The black cabin was relieved by light gray cloth inserts in the seats, as well as gray, easy-to-clean accents on the door and centre armrests. The faux ebony wood splashes on the door armrests of our test vehicle were so dark and similar to the black trim around them as to be nearly invisible.
The expansive front seats feel soft at first but prove comfortable on long runs, and the rear seats are large and supportive. Some occupants found the tops of the front seat head restraints extended so far forward as to be intrusive. Legroom is copious up front and certainly at least class average in the rear.
The glovebox and deep bin under the front centre armrest hold a reasonable amount of stray gear, but the bins in the doors are designed mainly to hold water bottles.
Though the rear wheel housings intrude, the cargo area is ample with the rear seats in place and substantial when they are folded down. There is sufficient vertical cargo height below the window line. An elaborate storage bin below the cargo floor takes up about six inches of cargo height. That said, the cargo floor is virtually flat and is at the same height as the tailgate opening.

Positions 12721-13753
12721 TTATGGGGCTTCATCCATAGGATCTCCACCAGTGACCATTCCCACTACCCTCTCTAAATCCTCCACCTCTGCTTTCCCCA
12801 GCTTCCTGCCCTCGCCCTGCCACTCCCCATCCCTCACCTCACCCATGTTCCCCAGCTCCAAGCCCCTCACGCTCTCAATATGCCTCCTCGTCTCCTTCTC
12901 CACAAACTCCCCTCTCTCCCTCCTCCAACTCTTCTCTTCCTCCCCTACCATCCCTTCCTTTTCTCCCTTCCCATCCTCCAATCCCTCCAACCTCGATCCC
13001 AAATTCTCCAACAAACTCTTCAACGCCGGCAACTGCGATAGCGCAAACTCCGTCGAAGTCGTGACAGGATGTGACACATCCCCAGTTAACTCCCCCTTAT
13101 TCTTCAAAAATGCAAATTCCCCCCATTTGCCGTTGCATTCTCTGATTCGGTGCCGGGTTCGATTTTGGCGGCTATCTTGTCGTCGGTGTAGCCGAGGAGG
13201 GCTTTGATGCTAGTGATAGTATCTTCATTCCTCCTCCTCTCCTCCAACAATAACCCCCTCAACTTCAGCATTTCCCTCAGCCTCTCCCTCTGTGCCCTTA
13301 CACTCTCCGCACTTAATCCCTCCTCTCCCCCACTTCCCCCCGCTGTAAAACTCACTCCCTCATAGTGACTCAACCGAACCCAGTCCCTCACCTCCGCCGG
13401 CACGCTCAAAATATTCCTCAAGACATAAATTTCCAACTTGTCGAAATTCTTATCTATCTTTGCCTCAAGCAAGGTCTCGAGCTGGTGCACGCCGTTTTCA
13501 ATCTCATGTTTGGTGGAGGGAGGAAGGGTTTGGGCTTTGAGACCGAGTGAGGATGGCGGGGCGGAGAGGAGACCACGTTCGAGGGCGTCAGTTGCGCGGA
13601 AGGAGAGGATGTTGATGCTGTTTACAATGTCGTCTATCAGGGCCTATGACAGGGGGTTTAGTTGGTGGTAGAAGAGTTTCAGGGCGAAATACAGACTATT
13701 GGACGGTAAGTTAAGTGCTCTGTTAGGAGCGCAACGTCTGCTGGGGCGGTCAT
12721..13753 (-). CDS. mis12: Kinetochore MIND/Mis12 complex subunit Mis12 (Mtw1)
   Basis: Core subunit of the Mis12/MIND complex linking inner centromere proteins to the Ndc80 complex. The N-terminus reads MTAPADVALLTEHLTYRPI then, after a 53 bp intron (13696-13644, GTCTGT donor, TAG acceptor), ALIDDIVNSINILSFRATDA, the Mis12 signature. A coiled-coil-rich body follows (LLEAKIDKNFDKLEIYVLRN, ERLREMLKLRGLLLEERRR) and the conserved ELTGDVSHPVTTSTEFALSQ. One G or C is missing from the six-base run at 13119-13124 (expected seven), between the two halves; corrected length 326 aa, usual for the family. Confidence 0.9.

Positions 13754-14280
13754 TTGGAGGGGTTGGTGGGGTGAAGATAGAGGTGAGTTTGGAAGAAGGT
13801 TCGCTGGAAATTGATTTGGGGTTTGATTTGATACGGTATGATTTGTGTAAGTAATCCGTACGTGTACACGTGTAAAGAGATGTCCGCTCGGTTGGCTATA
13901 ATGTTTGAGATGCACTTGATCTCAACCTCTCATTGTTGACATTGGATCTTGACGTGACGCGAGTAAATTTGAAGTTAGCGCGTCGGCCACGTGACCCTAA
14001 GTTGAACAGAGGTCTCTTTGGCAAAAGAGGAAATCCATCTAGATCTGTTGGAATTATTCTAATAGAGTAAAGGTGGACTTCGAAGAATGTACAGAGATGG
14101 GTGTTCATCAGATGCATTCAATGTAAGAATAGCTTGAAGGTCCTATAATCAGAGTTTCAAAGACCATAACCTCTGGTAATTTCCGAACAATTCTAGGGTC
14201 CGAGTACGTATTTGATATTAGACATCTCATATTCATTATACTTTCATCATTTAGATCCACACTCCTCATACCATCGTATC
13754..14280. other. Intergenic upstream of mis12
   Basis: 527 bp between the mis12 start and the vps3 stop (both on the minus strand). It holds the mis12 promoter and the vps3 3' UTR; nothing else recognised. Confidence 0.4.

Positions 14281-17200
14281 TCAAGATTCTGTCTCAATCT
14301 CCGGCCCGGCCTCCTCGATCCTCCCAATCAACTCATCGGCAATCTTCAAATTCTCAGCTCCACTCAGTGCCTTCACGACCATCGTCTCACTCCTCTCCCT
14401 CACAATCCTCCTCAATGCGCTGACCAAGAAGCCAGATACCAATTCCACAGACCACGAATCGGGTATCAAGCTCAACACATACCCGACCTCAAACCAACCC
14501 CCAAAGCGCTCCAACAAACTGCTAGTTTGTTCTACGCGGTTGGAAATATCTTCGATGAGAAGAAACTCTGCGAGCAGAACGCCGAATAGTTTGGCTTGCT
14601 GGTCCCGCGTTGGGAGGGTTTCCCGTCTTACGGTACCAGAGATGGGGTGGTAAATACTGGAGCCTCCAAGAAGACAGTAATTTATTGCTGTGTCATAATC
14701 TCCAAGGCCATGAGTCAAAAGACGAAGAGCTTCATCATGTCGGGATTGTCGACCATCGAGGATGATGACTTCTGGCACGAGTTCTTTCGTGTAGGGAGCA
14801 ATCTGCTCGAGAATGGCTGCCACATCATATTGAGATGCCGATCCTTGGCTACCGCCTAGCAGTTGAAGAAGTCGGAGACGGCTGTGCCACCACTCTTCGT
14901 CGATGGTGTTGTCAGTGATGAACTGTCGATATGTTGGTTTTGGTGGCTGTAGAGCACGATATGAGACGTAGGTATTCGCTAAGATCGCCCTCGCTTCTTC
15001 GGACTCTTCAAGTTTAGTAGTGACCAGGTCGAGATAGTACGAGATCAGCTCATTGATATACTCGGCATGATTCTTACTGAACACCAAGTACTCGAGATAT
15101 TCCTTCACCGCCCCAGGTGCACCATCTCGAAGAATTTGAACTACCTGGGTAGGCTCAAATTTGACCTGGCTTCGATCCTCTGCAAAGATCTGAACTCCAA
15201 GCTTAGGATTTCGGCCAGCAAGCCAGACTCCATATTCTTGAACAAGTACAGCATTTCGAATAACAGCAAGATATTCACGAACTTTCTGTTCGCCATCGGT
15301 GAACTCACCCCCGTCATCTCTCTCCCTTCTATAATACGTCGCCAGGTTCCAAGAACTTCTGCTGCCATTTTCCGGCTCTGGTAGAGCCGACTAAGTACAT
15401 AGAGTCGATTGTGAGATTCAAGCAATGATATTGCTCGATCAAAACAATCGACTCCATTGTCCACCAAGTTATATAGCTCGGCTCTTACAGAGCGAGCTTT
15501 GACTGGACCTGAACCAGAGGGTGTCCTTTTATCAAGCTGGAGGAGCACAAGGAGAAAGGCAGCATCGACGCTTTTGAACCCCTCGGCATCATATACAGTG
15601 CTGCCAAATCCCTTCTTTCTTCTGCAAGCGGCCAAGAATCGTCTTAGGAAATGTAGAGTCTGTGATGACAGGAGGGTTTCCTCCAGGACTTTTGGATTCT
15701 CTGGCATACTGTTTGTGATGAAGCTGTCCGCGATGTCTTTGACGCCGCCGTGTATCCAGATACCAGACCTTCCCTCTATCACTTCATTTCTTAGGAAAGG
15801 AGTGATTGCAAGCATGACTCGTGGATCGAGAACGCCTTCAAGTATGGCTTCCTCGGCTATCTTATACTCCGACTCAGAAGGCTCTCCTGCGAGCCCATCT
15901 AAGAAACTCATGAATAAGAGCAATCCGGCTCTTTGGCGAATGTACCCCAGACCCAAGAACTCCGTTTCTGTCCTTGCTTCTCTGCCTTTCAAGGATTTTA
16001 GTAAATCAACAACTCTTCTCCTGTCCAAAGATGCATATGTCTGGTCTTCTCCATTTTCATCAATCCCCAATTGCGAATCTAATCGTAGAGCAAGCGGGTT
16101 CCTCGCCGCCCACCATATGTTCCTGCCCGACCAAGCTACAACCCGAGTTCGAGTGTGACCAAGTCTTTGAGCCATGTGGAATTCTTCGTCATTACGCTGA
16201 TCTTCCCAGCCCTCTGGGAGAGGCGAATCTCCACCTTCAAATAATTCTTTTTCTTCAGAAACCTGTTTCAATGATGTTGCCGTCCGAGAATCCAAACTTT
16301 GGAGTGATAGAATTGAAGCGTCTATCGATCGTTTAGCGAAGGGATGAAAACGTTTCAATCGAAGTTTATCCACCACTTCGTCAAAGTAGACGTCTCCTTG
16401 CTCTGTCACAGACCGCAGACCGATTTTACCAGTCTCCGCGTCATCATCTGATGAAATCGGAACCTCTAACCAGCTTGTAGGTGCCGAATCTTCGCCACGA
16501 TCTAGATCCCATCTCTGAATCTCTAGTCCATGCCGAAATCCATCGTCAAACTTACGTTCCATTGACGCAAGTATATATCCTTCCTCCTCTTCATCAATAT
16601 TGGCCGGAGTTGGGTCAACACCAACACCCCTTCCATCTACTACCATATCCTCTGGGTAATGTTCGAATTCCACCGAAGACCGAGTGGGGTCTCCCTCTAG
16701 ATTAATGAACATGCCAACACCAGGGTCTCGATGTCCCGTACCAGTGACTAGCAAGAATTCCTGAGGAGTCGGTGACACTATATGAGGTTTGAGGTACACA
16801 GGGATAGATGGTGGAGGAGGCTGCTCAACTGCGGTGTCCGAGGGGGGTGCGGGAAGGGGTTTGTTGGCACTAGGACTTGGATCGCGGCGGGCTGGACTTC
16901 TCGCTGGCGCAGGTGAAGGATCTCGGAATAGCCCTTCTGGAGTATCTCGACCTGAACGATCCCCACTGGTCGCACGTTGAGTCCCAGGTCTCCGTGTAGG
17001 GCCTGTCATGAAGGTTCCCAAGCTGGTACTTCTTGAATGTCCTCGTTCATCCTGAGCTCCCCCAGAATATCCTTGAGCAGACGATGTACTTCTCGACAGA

Clean dash design incorporating Chrysler's excellent touch screen and logical climate controls
Crisp, clean gauges flank a digital readout
Chrysler's touch screen technology is simple, logical and works very well
Comfortable rear seat is allied with good legroom for the segment
Rear door panel contains a bottle holder, a constrasting colour armrest, soft-touch upper surfaces and a fabric insert that bridges the gap between them